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5 August, 2020

One of the biggest concerns in sport is that of left-handed athletes, and in padel it was bound to be no less so. However, it has been demonstrated that this concern has no reason to exist.

Playing padel is not the same for everyone, because, as in any other sport, there are many factors that affect the way each player practices it.

In fact, one of the questions or even concerns that brings more controversy is to play with the left hand and, although it is obvious that this is a feature that changes the style of play, it is not at all a disadvantage, if not quite the opposite, it brings many advantages.

This is easily verified if you take a look at the World Padel Tour circuits, where some of the best pairs on the tour have a left-handed player among their members.

However, all that glitters is not gold and having a left-handed partner or being a left-handed partner also has some drawbacks, though, as with any player regardless of how he or she grabs the padel.

Source: World Padel Tour

Advantages: the centre of the court is secured

One of the clearest advantages of the left-handed player in padel is that the center of the court will be covered better, since the natural position in which it will be placed is on the right side. This is favorable so that, if the other player is right-handed (as it usually happens), both can hit with the drive if the ball goes to that part, improving also the defensive phase.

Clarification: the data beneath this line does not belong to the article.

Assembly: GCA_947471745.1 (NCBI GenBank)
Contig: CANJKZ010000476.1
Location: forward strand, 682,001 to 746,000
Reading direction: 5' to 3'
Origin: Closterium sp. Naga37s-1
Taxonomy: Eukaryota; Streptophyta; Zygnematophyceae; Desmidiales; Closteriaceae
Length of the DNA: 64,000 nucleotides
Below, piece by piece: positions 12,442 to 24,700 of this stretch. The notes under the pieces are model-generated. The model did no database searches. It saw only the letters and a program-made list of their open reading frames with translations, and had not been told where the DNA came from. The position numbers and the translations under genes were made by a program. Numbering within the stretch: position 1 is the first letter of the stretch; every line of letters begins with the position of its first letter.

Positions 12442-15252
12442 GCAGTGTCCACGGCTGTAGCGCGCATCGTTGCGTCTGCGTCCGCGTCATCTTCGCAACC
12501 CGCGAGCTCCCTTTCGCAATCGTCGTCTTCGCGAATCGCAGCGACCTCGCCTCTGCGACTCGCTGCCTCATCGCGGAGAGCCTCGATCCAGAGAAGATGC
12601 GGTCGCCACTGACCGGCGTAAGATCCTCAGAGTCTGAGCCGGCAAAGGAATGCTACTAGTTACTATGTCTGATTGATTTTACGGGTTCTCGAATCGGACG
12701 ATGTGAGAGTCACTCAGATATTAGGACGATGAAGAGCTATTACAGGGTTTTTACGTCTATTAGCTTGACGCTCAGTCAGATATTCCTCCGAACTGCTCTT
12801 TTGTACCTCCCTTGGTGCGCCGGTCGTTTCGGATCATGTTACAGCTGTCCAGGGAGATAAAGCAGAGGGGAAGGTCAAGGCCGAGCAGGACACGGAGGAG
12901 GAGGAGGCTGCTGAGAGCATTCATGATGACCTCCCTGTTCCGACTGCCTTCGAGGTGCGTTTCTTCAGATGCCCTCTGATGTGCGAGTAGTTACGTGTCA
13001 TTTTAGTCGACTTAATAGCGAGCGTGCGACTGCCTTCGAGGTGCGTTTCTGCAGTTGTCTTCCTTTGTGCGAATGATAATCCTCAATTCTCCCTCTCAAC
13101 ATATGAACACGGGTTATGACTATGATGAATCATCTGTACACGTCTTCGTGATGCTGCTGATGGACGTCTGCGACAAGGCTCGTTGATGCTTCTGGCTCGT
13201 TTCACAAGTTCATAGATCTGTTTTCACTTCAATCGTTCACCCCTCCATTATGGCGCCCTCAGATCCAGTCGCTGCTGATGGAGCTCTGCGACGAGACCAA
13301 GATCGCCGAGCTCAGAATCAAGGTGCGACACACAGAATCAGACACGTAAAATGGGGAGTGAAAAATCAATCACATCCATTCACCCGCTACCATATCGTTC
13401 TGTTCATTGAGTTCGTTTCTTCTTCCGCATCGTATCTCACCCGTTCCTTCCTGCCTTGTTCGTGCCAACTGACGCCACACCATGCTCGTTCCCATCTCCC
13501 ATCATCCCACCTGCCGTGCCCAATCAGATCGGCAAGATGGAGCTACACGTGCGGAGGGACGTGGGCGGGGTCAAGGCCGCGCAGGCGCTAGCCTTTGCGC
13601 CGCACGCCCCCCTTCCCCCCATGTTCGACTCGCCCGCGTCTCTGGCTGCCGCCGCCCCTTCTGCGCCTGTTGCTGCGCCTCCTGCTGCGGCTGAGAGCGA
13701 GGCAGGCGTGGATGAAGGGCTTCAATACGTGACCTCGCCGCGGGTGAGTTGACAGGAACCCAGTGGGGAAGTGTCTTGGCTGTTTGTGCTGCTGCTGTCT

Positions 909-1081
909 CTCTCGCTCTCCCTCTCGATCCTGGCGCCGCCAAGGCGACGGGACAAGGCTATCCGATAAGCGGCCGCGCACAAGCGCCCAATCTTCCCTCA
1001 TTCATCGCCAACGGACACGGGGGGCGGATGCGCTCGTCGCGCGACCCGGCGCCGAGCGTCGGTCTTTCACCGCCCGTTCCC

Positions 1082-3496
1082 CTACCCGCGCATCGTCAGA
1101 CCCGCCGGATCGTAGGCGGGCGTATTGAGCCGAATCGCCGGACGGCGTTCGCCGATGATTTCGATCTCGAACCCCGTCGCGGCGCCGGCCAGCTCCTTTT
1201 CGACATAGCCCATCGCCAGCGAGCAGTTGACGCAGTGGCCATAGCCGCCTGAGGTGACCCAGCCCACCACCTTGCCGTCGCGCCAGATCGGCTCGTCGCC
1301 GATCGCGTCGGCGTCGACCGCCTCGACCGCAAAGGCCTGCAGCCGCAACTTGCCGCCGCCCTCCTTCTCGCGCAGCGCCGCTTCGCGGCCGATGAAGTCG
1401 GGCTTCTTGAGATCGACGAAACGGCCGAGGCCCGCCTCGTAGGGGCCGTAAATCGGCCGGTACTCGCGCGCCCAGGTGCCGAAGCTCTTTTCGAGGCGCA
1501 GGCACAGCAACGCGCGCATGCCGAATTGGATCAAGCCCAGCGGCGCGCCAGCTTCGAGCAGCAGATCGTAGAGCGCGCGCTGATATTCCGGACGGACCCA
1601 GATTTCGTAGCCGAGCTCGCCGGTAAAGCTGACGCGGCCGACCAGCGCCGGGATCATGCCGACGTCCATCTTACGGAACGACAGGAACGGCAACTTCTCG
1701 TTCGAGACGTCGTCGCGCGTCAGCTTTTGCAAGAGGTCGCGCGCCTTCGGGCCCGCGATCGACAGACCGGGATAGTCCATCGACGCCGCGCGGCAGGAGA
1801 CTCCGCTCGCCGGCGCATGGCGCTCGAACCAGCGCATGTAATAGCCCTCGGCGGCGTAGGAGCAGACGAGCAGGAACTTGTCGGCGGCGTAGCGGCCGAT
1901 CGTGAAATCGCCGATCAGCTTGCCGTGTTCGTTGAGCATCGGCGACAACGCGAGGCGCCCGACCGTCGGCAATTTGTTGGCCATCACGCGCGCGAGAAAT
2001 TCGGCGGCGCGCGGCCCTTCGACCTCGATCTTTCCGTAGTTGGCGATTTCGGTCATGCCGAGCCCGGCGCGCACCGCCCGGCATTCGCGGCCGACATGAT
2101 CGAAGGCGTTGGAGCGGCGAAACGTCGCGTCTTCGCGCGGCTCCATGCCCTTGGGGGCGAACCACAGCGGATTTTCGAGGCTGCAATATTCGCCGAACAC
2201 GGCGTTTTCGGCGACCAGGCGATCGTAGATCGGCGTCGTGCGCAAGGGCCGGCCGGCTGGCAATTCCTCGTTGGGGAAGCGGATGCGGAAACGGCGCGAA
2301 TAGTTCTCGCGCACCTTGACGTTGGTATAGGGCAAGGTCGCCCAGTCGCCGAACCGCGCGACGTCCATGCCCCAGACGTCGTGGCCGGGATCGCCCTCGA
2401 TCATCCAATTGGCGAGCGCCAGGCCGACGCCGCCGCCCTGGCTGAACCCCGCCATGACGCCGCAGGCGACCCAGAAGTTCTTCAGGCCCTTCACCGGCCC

Another feature to consider is the complication that the type of hitting generates to the rivals. When it comes to the return from the outside, the fact that the way the left-handed player hits the ball opens up a handicap for the opponent.

In addition, because of its position on the court, the parallel volley will usually go over the back and side wall, as well as the tray will be made across encouraging the ball to fall into the side area.

Source: World Padel Tour

Disadvantages: the backhand and the dominant player

In view of some of the advantages, it is worth noting that there are some crossovers with respect to players who use their left hand, especially if (as we have already indicated is often the case) they share a team with a right-handed teammate. What we have seen that can be a great benefit, it can also mean some problems if the roles are not well defined and the rapport of the couple is not optimal.

When there is a pair in which their dominant hand is the same, the reference player on whom the weight of the game falls is usually the one who plays backwards. However, based on this premise, when there is a left-handed player and a right-handed player on the same team, either of them could be the main player.

This could generate some mismatches when splitting balls, although it is a problem that can be solved with a good understanding and communication between the couple.

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